Picture a cube.
People will likely have varying responses to this command. For some, the cube will be large. They might imagine that it’s floating. Others will use their answer to infer something about their personality through an online quiz. But for some, there is no box at all.
Those with congenital aphantasia cannot create visual images of people, places or things in their mind’s eye.
Living with the condition was popularly explained through a marathon Facebook note by cofounder of Firefox and former director of product at Facebook, Blake Ross.
“I have never visualized anything in my entire life,” Ross wrote. “I can’t ‘see’ my father’s face or a bouncing blue ball, my childhood bedroom or the run I went on ten minutes ago.
“I thought ‘counting sheep’ was a metaphor. I’m 30 years old and I never knew a human could do any of this.”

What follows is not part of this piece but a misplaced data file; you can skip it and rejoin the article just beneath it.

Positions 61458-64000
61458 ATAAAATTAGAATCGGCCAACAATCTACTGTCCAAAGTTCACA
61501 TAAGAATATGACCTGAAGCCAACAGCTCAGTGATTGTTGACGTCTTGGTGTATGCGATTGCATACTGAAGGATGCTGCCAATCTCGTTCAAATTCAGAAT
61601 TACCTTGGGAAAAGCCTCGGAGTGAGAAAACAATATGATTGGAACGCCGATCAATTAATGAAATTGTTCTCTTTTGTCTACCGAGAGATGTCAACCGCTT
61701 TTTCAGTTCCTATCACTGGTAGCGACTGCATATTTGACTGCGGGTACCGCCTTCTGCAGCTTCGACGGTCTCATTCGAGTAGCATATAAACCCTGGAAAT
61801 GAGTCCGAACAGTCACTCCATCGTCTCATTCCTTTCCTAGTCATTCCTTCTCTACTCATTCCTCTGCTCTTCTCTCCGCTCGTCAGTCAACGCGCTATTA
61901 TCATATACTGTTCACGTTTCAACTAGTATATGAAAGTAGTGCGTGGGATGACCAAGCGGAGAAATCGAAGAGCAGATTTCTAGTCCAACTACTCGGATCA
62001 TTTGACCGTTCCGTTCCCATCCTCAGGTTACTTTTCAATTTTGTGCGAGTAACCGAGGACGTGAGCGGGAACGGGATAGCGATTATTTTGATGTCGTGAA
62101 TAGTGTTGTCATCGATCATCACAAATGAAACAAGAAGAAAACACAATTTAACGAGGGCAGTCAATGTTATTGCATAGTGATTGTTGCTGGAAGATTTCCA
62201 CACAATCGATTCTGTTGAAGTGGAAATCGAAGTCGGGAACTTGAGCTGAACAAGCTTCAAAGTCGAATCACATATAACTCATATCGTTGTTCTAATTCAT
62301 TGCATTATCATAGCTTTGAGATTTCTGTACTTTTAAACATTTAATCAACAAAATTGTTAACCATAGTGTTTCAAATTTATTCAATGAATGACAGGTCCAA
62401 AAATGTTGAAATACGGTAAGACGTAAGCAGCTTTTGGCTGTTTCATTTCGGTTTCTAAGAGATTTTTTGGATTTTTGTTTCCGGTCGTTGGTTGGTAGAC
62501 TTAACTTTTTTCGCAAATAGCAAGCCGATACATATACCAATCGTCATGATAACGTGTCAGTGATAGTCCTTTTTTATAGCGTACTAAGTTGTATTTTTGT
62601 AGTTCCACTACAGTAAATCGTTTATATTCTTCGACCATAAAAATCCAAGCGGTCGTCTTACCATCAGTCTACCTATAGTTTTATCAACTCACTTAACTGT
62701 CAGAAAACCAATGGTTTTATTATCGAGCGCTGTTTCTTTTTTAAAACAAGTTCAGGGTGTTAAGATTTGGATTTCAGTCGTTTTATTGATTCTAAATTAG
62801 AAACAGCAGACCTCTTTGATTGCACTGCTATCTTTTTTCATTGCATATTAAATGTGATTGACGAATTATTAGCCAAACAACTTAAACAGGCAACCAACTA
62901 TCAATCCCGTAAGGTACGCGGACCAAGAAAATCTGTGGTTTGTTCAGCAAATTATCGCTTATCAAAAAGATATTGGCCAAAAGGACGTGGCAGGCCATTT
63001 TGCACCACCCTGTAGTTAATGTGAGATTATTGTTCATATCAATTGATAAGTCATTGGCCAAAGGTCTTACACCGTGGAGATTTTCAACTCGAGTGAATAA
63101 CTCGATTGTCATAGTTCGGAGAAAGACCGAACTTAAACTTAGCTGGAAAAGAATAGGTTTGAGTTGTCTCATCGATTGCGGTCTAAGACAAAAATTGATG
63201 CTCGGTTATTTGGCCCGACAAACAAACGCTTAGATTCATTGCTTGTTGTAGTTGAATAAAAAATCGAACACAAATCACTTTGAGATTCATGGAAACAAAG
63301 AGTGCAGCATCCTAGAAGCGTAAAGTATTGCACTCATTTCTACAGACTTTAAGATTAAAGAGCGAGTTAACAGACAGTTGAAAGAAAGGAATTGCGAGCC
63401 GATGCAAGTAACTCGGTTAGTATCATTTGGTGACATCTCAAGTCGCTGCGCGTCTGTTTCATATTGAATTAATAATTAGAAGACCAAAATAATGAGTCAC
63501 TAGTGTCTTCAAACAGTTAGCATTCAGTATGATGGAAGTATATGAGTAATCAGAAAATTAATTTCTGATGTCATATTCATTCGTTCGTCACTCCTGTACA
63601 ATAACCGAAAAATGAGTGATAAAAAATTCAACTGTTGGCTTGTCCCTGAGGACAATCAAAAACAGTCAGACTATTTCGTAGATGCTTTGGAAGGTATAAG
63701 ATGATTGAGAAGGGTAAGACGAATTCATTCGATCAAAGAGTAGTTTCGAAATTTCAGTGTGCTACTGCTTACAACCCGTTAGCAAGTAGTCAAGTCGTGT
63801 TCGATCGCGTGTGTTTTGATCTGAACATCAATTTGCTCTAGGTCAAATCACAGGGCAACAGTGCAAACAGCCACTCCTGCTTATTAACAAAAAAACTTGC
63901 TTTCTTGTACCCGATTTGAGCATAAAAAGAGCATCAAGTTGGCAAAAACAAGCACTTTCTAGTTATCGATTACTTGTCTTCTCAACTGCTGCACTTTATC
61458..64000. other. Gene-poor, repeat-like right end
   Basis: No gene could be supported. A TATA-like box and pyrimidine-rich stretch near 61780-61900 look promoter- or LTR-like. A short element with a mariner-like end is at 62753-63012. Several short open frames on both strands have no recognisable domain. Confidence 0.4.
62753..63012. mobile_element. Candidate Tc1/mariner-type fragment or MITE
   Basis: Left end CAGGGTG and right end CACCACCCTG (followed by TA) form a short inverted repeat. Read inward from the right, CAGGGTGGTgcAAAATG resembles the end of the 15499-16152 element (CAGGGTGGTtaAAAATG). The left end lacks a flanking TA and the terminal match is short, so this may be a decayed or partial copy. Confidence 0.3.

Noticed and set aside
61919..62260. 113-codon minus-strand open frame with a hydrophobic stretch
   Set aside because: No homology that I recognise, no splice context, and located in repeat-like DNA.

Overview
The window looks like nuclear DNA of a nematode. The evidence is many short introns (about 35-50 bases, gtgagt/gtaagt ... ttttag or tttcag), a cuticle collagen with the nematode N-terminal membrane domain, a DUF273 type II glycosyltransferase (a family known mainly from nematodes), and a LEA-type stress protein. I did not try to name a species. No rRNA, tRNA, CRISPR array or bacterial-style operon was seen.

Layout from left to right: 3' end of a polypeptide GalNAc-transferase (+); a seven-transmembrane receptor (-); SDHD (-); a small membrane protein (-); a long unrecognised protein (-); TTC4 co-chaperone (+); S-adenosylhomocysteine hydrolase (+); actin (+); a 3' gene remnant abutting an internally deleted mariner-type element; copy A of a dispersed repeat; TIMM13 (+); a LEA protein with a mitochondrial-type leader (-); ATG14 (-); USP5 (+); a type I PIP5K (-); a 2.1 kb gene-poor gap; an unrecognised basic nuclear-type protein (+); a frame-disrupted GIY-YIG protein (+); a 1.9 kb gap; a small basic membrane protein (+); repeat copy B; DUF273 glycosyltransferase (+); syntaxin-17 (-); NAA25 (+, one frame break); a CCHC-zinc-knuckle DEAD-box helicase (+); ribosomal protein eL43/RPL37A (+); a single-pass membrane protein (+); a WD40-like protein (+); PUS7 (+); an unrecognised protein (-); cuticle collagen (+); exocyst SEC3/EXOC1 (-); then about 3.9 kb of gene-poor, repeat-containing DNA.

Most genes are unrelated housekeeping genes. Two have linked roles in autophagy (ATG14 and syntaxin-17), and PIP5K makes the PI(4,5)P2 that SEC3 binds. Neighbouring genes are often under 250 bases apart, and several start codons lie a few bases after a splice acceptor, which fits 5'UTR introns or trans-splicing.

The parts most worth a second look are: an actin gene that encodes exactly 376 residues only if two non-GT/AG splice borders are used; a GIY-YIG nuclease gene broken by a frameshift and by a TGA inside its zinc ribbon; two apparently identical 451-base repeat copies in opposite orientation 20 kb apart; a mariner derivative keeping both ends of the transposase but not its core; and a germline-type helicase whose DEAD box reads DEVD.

The condition was only recently given a name and little is known about the number of people with it or how it affects their lives.
Now, UNSW scientists have launched a crowdfunding campaign to raise funds to carry out functional magnetic resonance imaging studies to try to understand the neurological basis of mental imagery.
UNSW’s Dr Rebecca Keogh said: “Current theories propose that when we imagine something, we try to reactivate the same pattern of activity in our brain as when we saw the image before.
“The better we are at this, the better our visual imagery is. It may be that people with aphantasia are not able to activate these patterns enough to see mental images, or they may use a completely different network of brain activity to imagine.”
The team said the study could help enrich the inner lives of people with aphantasia, enhance the visual imagery of other people, and might also have implications for people with mental disorders like schizophrenia and Parkinson’s disease.
“This is the first step towards the possibility of giving aphantasics the experience of imagery,” Keogh said.Do you have an idea for a story?
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